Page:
The UNESCO-listed Nord-Pas de Calais mining basin consists of more than 100 individual sites.
If you’re fascinated by industrial heritage you’re in for a treat in Béthune as there are headframes, slag heaps (some ridiculously huge), yet more mines, company headquarters, entire villages and preserved homes, all easy to reach.
This could be the enormous mine at Lewarde, now reopened as the outstanding Centre Historique Minier.
Or it might be a much more intimate, but no less moving attraction, like the humble Maison du Minier next-door in Annezin.
Here an early-20th-century miner’s cottage has been frozen in time.
There are three more mining museums close by in Auchel, Bruay-la-Buissière and Marles-les-Mines.
9. Musée Régional d’Ethnologie de Béthune
If you have some time to kill in Béthune you could spend it at the town’s ethnology museum.
This is in the red brick Chapelle de Saint-Pry.
The museum paints a clear picture of regional identity, traditional trades and day-to-day life in the Nord-Pas-de-Calais over the last few centuries.
After decades of donations there’s now a collection of 30,000 objects here, mostly from the 1700s to the present day.
There are also local artefacts, discovered in excavations and dating to the Greco-Roman, Merovingian and Medieval periods.
10. Parc d’Olhain
Parents with kids in tow in summer could bring them to this 450-hectare activity park to cut loose for a few hours.
The park is free to enter and then you pay for individual activities like mini-golf, a luge ride, swimming and a cool adventure course suspended by nets above the forest floor.
If you’re feeling sporty you could rent the tennis courts or play nine holes at the golf course.
There are also hiking and cycling trails in the forest, with bikes, segways and other equipment for hire.
11. Louvre Lens
The city of Lens is under 20 kilometres down the road, and merits a day out for its brand new visitor attractions.
As a former mining centre it has found a new identity following the industry’s demise in the 20th century.
And in 2012 the Louvre opened its first ever satellite museum on the site of an old mine.
Loucre Lens is in a surreal glass building, and has temporary loans from the Louvre in Paris.
Over the last few years there have been shows for Leonardo da Vinci and Rubens.
There’s also a fantastic permanent gallery charting thousands of years of art, from a Babylonian bust to 19th-century French sculpture.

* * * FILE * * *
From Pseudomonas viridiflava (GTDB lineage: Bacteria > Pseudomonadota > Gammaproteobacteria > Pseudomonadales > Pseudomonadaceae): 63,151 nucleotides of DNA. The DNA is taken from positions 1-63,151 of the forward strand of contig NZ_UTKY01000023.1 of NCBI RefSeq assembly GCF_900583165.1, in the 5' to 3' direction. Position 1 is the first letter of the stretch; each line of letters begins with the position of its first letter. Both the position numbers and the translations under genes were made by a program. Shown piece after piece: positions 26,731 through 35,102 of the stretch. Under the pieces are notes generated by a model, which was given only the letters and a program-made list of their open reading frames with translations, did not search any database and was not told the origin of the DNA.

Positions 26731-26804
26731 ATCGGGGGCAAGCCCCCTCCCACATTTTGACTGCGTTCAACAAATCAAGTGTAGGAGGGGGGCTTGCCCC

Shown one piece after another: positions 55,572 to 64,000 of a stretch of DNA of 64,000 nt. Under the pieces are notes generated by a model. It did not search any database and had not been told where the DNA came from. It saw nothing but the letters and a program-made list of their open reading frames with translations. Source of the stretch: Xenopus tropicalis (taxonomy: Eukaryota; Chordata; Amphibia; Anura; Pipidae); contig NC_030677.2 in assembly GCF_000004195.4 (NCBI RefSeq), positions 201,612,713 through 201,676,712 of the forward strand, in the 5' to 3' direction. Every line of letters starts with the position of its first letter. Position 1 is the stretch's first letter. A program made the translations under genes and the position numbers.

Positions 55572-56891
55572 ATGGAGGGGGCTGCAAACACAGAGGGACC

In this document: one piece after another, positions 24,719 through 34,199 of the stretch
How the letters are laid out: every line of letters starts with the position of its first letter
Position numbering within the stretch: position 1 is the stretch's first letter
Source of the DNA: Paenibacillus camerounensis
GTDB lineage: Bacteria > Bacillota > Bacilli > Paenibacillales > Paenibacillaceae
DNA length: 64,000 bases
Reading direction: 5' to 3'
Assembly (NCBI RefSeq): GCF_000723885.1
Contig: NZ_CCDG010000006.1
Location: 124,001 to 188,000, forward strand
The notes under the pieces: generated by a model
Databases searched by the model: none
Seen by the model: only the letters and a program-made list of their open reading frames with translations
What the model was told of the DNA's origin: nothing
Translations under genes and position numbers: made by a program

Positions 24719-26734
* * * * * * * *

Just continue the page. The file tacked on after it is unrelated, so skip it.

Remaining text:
12. Lens 14-18 – Great War Museum
This show-stopping war museum opened in 2015 and maps the First World War in Artois and French Flanders.
It’s a wonderful complement to the various war memorials and cemeteries in the region.
The museum handles a historic subject in a contemporary way, with innovative museography and minimalist design.
You’ll pore over 3D maps, archive footage, photography and artefacts like guns, personal items and fragments of lost civilian structures.
The building deserves a mention, as the galleries are housed in sombre black concrete cubes, described as “chapels”. Entry is also totally free, and you rent an audioguide in English, French, Dutch and German.
If you can’t get enough of Béthune’s Grand’Place, the central square in Arras is not to be missed.
But where Béthune’s Grand’Place is a pleasing muddle of styles, Arras has gone for uniformity.
At the Grand-Place d’Arras there are 155 houses in a 17th-century Flemish Baroque style, with graceful curving gables.
These all have a continuous arcade on the ground floor, with bars and restaurants adding extra life and sociability.
Grand-Place’s smaller sister, Place des Héros is also beautiful, and you can check out the Gothic town hall and belfry and go underground in Les Boves, medieval chalk caves that became a place of refuge in the First World War.
In the opposite direction, to the northwest, Aire-sur-la-Lays is a very cute town, with its own belfry and a clutch of delightful Flemish architecture.
See Le Baillage, built at the end of the 16th century and facing the Grande Place.
It’s a blend of brick and stone, with intricate carvings and an arcade on its ground floor.
The belfry is in the Baroque style and is among the 23 listed by UNESCO, and was reconstructed in the 1920s.
Be sure to see the sublime Church of Saint-Pierre, which has a Flamboyant Gothic design and is like a cathedral in miniature.
15. Regional Cuisine
Something very specific to this town is Fort de Béthune: This is a sort of savoury paste made with powerful maroilles cheese, seasoned and blended with brandy and spices like cumin.
It was rocket fuel miners who would spread it on bread in the morning and chase it with strong black coffee! In Arras the local delicacy is the andouillette (there’s even a festival for it here), a coarse tripe sausage eaten with French fries and a mustard sauce.
Also try flamiche au maroilles, a tart made with bread dough, crème fraîche and strong mairolles chees.
Always popular are Flemish specialities like carbonade flamade (beef and beer stew) and moules-frites (mussels with French fries).